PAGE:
Gents' Fig.C271 restoration. [Pt.3]


Here is the entire, synchronous motor, turret clock movement sympathetically restored to a high standard. The tiny Gents' synchronous clock movement alongside offered valuable clues to the original finish and makes an interesting comparison in sheer scale!

The large knurled hand wheel at front top controls the clock hand adjustment when the clutch is released.

Note the use of a brass, 'Pulsynetic' time setting dial. Very typical of many Gents' WT movements which the Fig.C271 superseded.

The small knurled wheel on the motor shaft is to start the motor. (Running anticlockwise) Self starting would have set the clock running without any reference to the actual time. Making a clock motor non-self starting ensured somebody soon noticed that the clock had stopped. A worker could then check the system and power supply. Then reset the hands to the correct time before restarting the motor manually. A clock which is running normally but showing the wrong time is worse than useless! 

The modern coil leads and moulded plastic connector block have been removed and the parts painstakingly returned to their original Gents' form of the time. A protective cover protects inquisitive fingers from potentially lethal voltages. Remember that this was an industrial product intended for isolated installations. Usually with very poor to impossible public access. Only authorized workers or trained electricians could reach the clock system.  

The view from above shows the gear train and shafts after cleaning and restoration. The central knurled wheel is the clutch release and lock. While the large knurled wheel at the front provided the necessary purchase to make fine clock hand adjustments. The lead-off work, universal joint is well seen from this angle.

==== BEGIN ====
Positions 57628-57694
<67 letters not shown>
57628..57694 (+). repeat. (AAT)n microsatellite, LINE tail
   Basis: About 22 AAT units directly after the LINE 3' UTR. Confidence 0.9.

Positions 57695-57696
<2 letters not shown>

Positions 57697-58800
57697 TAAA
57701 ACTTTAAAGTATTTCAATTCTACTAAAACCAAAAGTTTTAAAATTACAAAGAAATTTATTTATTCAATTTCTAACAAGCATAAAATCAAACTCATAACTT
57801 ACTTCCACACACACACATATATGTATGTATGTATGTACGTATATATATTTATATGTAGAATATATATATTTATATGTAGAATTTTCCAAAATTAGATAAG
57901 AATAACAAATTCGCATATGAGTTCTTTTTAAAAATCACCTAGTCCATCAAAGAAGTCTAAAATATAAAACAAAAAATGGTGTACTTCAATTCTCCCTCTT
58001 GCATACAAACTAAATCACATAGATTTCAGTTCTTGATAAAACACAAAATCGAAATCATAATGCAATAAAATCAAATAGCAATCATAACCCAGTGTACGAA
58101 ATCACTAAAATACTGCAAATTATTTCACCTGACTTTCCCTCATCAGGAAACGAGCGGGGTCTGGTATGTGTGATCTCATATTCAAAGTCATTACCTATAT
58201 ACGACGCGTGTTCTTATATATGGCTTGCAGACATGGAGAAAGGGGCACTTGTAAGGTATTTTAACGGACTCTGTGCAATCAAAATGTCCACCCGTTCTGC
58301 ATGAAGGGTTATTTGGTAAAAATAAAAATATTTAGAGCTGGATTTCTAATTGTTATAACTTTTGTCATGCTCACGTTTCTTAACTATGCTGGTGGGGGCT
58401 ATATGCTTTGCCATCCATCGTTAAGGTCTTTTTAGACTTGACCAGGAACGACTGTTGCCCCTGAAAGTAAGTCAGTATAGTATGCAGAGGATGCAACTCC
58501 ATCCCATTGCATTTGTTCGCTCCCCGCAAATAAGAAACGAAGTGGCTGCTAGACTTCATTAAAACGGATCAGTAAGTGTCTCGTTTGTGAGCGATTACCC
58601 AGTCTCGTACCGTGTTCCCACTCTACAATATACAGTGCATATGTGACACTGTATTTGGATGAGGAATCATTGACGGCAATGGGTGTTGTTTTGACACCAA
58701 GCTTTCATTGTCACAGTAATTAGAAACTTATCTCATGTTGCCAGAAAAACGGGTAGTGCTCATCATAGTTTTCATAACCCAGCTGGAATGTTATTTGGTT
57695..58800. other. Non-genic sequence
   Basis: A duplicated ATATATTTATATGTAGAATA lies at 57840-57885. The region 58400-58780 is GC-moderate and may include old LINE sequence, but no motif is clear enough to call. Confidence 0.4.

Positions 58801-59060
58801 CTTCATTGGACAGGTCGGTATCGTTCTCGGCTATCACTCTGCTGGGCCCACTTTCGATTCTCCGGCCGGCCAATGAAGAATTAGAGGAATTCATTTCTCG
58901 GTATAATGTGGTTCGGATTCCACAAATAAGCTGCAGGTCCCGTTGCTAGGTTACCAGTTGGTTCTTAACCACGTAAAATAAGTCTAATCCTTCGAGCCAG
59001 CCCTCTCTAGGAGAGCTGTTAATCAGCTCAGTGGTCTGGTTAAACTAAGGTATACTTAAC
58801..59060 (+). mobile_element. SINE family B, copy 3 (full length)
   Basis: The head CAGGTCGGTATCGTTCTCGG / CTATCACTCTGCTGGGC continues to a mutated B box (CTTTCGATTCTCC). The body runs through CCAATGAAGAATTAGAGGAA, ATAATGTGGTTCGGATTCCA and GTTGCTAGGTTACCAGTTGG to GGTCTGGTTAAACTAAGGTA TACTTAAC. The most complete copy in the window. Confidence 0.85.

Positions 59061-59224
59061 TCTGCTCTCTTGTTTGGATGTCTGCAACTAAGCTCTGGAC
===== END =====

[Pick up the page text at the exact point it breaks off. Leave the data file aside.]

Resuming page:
And another view showing how a turret clock movement of this age and type should really be treated. No attempt has been made to pretend it has just left the factory. It had a long and useful life and this is clearly depicted in its present condition and presentation.

Any further deterioration has been suspended and the movement should now continue into further old age without loss of appearance or originality of finish.

The synchronous turret clock movement is ready to run for many more years. Though it is not very domesticated like many other electrical horology components. I am informed that it buzzes rather annoyingly. So running is reserved for visits by fellow clock enthusiasts.

A link to the website where a great many other Gents' Pulsynetic components can be found:


Here is the owner's video showing the Fig.C271turret clock movement being manually started and running:

Click on any image for an enlargement.

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